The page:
Sunday, March 30, 2008

A dream

I rarely dreamed about J, even when we were talking everyday. It's strange that I should dream about him now, now that I haven't heard from him in months. Sure, I still think about him more or less everyday, as I still think about most people who were once important to me sporadically. But it has reached the level of, "Hmmm... I wonder how he is. I sure hope he's as okay as I am."

This part of getting over--when you can think of him with genuine, sincere concern minus the twinge of missing him--makes me a little sad because it puts him at the same level as everyone I care about, only slightly less than those I still spend time with. The idea that he's no longer special, or that special, it makes you wonder where all those strong feelings went, and makes you less trustful with the mad, passionate feelings that you equate with love.

But enough about love, for now--I want to write about the dream.

In Thailand, when we were exploring the ancient kingdom of Ayutthaya, Sherwil and Emily climbed up a temple, and I, withering from the heat, opted out and chatted with our driver and guide, Watson, instead. One thing I noticed about the temple ruins was that the broken pieces of statues of Buddha were still reverently kept in a pile. Some of them looked more like smooth rocks than anything.

I asked Watson if there were people who picked up some pieces for souvenirs. Security was lax, so anybody could do this easily. In his broken English, he tried his very best to tell me about one tourist who did. Apparently, back home, this guy kept dreaming of a voice telling him to bring the rock back, and it got so that he did fly back to Thailand to return the piece.

I've been thinking a lot about dreams--and having a lot of vivid ones--since then. I have another story about a dream, this time about my father (it was his death anniversary last March 25), but I'll write about that next time. First, the dream about J.

A few nights ago, I had one of my rare vivid dreams. In it, I accidentally ran into J while traveling. He was with his young wife, who seemed like a nice Eurasian woman. They had just gotten married. I was the same age as I am now; he was older. In fact, he looked like the stereotypical retiree traveling the world.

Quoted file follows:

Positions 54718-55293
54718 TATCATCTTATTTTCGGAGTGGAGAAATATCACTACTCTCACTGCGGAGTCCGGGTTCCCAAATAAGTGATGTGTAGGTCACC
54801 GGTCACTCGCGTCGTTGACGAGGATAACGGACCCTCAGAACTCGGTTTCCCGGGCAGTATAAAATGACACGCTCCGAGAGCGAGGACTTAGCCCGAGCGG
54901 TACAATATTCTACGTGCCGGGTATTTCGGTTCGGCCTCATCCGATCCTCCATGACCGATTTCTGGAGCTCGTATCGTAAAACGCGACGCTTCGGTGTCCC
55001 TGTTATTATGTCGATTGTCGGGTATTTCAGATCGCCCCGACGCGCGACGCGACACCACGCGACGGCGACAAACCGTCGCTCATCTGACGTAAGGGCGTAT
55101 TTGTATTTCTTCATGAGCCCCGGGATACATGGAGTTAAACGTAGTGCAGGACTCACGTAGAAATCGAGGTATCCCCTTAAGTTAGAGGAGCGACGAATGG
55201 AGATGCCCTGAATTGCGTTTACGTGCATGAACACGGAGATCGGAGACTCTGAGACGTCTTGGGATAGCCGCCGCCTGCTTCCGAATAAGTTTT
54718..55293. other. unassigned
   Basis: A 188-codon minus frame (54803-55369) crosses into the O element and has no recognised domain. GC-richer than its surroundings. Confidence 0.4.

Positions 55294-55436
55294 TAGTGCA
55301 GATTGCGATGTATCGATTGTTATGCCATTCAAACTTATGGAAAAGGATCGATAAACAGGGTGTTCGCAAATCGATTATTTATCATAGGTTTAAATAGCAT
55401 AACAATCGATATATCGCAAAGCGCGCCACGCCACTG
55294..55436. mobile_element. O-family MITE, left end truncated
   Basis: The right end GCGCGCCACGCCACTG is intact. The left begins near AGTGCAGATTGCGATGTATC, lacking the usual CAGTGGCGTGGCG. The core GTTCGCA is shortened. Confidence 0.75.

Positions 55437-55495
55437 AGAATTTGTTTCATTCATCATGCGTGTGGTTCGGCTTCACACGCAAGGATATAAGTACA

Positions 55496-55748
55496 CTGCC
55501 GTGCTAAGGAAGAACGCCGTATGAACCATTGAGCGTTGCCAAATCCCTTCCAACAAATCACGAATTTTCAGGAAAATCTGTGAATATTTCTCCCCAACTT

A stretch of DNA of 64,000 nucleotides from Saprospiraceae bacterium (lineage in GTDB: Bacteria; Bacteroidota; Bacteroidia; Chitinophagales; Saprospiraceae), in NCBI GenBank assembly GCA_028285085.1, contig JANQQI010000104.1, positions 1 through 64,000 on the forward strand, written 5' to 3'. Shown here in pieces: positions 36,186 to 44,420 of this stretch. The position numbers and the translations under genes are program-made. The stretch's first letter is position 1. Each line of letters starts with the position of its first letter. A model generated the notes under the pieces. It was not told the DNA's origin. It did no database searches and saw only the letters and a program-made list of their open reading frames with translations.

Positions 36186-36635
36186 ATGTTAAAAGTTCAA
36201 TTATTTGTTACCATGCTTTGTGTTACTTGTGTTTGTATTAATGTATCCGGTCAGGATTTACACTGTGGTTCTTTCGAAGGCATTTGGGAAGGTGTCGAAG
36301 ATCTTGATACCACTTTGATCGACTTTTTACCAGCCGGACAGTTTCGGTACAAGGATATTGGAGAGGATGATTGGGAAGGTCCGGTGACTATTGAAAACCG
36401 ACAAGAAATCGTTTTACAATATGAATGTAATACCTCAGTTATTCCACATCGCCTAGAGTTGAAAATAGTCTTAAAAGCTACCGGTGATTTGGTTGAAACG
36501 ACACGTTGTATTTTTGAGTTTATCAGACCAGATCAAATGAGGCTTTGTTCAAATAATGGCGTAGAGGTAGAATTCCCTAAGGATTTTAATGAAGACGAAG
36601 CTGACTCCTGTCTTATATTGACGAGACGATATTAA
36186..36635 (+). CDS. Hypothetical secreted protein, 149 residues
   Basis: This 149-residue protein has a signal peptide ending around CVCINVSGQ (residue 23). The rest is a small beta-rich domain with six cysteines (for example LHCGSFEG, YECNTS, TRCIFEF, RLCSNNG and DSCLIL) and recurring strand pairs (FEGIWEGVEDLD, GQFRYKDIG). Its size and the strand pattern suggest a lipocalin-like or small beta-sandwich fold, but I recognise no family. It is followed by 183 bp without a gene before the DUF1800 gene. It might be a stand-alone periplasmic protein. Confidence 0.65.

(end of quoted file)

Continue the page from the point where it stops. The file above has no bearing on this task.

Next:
He was a bit overweight and he looked sick. I talked to his wife, and she said they'd met on a bus, and fell for each other almost instantly. She was in her late twenties, and I had the impression it wasn't love just yet, but that she did care for him, and I found myself hoping it would last. He was sick, and he needed regular medicine, and she took care of this very well.

Suddenly, I felt the urge to give him the scolding I never got to give. I felt the need to demand for his apology--for hurting me, for betraying me, for promises unfulfilled, for his general bad behavior... So I went up to him (and at this point, I think I was naked--and we were in a public place too!) and started shooting off my mouth.

As soon as the words came out of my mouth, however, they sort of dropped, heavy with the ages and ages since they were still relevant. I tried to talk as if everything still mattered, but the more words came out, the more... unnecessary they seemed. Worse, the old man J looked at me with blank eyes first, as if he remembered me enough to know there was something to remember, but he couldn't seem to bring it to memory. At that point, we were people who had a past--and just that.

Everything felt futile, and it was this futility that made me let it go and think, why hold on to things you can not even make a single point about? It was liberating, sad, and, most of all, blank.

I woke up feeling sentimental, yet light. Could it have been my subconscious bidding bye-bye?